After nearly a year of anticipation, Netflix finally released a teaser trailer for “Death Note,” the supernatural thriller based on the popular Japanese manga series by Tsugumi Ohba, and it looks incredible. The trailer is just a minute long, but it suggests that this Netflix Original, scheduled to debut on August 25, is going to be just as dark and melancholy as the Japanese manga original. So far, this is what we know about “Death Note.”
#1: The plot and narrative will remain loyal to the manga classic
From what we know from director Adam Wingard, all attempts are being made to stay as loyal as possible to the manga classic (which appeared in serialized form in Japan from 2003-2006). So that means we know the basic storyline, as well as the key characters involved.
“Death Note” tells the story of a magical notebook that gives Light Turner (played by Nat Wolff), a genius high school student, the power to kill anyone whose name he writes down in the pages of the notebook. Obviously, that’s quite a power to have, and he decides to use the notebook to kill criminals and evildoers, and by so doing, to change the world.
He soon attracts the attention of an Interpol inspector – known only as Detective L (played by Keith Stanfield) – who is trying to figure out who is behind all these strange deaths. That leads to a cat-and-mouse game between L and Light Turner, and involves the presence of other individuals with the same power as Light Turner.
#2: The film is going to have to deal with claims of “whitewashing”
Any time you’re going to make a Hollywood version of a Japanese classic, you’re going to run into problems with the original’s loyal fan base. Netflix is finding that out the hard way – when it cast Nat Wolff in the lead role as Light Turner, it was immediately hit with charges of “whitewashing.” In fact, a petition to boycott the film has already picked up the signatures of more than 12,000 people.
According to these fans, the lead role should have been given to an Asian-American actor. Even more disturbing, according to these fans, Netflix has changed the name of the lead character from Light Yagami to Light Turner. That might not sound like a big deal, but what if a Japanese movie studio made a remake of “Star Wars” and called the lead character Luke Yagami instead of Luke Skywalker? And, adding insult to injury, Asian-American actor Edward Zo auditioned for the role, but wasn’t given the part.
#3: Plenty of enigma and mysterious elements we need to piece together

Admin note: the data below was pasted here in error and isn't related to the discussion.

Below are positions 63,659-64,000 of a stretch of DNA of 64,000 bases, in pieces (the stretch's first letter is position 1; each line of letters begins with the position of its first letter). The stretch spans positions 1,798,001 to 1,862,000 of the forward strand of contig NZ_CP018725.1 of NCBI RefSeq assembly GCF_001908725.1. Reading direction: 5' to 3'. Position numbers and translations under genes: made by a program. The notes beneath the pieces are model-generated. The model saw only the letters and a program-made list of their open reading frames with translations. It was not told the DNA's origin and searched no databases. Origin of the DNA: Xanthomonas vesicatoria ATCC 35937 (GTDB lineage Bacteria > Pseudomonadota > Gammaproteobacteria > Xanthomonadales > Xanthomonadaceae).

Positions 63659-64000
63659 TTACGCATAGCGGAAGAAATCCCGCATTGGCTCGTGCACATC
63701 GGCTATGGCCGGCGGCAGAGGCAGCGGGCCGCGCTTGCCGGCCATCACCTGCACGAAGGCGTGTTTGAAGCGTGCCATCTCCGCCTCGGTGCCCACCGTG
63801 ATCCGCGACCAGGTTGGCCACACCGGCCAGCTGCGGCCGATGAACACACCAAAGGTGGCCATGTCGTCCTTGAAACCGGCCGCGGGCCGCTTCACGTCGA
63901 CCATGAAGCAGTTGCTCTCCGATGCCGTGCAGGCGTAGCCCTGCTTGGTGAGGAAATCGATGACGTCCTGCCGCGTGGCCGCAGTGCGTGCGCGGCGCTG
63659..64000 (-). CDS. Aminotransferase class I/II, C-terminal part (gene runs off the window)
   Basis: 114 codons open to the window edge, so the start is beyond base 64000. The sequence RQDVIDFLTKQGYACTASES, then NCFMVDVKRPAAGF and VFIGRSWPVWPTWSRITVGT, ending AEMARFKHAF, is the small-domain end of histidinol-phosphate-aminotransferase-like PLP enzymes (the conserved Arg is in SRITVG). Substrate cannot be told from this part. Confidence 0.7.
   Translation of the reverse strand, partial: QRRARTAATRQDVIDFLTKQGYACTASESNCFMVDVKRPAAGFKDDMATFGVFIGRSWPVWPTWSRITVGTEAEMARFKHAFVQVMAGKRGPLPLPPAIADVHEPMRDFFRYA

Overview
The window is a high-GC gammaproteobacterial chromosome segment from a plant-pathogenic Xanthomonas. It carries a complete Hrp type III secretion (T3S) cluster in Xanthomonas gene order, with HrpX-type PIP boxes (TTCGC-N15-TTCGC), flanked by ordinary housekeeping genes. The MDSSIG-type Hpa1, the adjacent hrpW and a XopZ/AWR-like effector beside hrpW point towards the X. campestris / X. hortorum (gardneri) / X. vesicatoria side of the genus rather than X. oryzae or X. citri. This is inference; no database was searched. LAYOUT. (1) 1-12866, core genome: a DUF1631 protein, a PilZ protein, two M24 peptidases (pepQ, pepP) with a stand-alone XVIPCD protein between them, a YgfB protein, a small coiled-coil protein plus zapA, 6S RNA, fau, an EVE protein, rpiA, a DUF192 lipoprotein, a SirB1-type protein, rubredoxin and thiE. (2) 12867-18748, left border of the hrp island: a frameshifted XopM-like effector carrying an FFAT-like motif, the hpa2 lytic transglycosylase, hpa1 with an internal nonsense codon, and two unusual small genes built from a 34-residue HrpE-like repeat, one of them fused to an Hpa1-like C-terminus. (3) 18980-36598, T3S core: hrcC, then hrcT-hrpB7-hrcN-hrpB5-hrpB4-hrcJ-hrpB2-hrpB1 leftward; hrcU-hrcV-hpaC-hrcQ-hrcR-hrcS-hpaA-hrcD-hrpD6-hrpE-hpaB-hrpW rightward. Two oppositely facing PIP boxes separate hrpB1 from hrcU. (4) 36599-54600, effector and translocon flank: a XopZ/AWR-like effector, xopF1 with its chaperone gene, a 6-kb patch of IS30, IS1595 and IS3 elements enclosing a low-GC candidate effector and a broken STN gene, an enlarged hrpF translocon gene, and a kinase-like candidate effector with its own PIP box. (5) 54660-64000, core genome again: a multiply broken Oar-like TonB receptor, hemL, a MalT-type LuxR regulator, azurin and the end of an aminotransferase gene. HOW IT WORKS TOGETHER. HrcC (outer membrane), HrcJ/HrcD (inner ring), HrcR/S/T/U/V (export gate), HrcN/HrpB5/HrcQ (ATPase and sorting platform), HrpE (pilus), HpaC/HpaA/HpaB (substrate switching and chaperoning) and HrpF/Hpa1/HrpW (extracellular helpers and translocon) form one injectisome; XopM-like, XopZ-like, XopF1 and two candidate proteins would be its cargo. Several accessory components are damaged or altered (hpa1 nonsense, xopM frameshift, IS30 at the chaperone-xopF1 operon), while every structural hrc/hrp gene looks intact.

When the teaser for “Death Note” dropped on March 22, fans immediately scrutinized it for clues and hints as to what they should expect when the film premieres on Netflix in August. The teaser was just that – a “tease” – but still, certain facts are now known.
For example, we’re shown the mysterious “Death Note” falling from the sky and landing on Earth. We’re given a brief summary of how the “Death Note” works – it requires the owner to write down the name of the person who must die within the notebook itself. We’re also shown an apple, which could be a way of representing the temptation faced by anyone given such God-like powers.
However, what’s really fascinating is that there are no signs of Ryuk the Shinigami, the Grim Reaper-like figure who sent the Death Note into the world. Instead, at the very end of the trailer, we hear a voice ask, “Shall we begin?” This voice sounds exactly like Willem Dafoe, who is scheduled to voice the role of Ryuk.
And there’s one other element of the trailer that’s a bit mysterious – we see the phrase “Justice for Kira.” In the original, Japanese “Death Note,” a Kira was an owner of a Death Note. The word “Kira” is actually a Japanese pronunciation of the word “killer.” And in the original, there were at least two other Kira in addition to Light Yagami, including one girl who becomes a romantic interest of Light Yagami.
And, finally, we’re shown the context of where the film is going to take place. One of the scenes shows us the iconic Seattle skyline. And we’re also shown some very brief scenes of a high school where, presumably, Light Turner is still a student.
#4: Questions of morality
According to the creator of the original Japanese “Death Note,” Tsugumi Ohba, the manga series was really a rumination on different moral themes. Most likely, the film will develop these complex themes, such as the difference between “vengeance” and “justice.” It will also ask, at least indirectly: Who has the ability to judge others and play God with their lives?
In some ways, then, the film might be similar to previous Hollywood films that have explored the role of vigilante justice. Often, acts carried out in the name “justice” or “security” go too far, leading to horrific mistakes. That could be the case with “Death Note,” where Light Turner has the ability to play God with people’s lives.
#5: The cat-and-mouse game between Light and L
We don’t really see any of it in the teaser, but a core plot narrative in the original was a cat-and-mouse game between Light and L. On one hand, you have the Interpol detective trying to figure out who is behind all these strange deaths. On the other hand, you have the genius high school student is trying to figure out the real name of L. (Presumably, once he knows his full name, then he has the power to write the name into his supernatural notebook.) As part of this drama, L begins to interact with Light’s family members and romantic interest, which raises the stakes even higher.
It will certainly be interesting to see what director Adam Wingard comes up with as a finished product. As the former director of “Blair Witch,” it’s likely that we’ll get a supernatural horror aspect to this version that the original didn’t have. But with a great cast – Nat Wolff, Margaret Qualley, Keith Stanfield and William Dafoe – “Death Note” looks like a real winner.